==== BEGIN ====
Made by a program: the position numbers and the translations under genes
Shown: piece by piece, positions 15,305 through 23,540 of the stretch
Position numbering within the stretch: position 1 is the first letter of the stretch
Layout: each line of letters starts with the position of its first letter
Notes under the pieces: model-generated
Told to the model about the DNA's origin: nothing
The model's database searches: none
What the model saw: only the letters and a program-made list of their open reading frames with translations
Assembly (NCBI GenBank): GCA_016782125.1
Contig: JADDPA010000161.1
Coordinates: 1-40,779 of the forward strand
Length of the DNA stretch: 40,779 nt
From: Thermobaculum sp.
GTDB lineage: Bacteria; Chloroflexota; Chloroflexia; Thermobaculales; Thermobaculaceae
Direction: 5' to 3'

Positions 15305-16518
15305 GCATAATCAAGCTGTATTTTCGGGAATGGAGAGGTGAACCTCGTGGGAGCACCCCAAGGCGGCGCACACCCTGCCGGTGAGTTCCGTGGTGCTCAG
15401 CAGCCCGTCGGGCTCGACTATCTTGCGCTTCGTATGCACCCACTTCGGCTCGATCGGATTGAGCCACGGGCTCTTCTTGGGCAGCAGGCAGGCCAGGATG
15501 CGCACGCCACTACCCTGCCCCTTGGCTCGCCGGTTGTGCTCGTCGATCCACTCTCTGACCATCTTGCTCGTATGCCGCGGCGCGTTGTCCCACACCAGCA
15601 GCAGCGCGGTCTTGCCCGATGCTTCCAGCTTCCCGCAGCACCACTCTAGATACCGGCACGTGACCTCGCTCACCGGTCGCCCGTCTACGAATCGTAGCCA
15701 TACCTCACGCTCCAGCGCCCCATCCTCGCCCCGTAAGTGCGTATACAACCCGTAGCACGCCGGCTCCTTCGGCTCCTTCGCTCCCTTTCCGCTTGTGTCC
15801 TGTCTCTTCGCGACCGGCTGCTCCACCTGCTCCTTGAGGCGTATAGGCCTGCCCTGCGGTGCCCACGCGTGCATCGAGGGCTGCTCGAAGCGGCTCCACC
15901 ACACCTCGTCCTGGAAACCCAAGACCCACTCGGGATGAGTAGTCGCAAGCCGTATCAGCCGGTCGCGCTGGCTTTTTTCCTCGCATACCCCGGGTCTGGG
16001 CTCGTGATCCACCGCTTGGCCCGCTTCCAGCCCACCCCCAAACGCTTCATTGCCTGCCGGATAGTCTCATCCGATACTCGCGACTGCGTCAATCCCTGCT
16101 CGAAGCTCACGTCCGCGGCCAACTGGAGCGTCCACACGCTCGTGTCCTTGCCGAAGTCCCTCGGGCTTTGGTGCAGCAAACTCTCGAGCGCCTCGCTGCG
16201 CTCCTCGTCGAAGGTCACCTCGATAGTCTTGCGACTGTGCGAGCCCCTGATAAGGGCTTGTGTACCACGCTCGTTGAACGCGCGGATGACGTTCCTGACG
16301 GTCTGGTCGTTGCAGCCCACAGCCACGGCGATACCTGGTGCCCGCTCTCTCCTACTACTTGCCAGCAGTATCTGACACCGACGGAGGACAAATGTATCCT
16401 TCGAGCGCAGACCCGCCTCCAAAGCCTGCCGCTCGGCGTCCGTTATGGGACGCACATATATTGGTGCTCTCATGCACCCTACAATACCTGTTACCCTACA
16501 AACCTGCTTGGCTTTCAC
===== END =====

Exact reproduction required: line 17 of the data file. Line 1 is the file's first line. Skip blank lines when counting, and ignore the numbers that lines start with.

15305 GCATAATCAAGCTGTATTTTCGGGAATGGAGAGGTGAACCTCGTGGGAGCACCCCAAGGCGGCGCACACCCTGCCGGTGAGTTCCGTGGTGCTCAG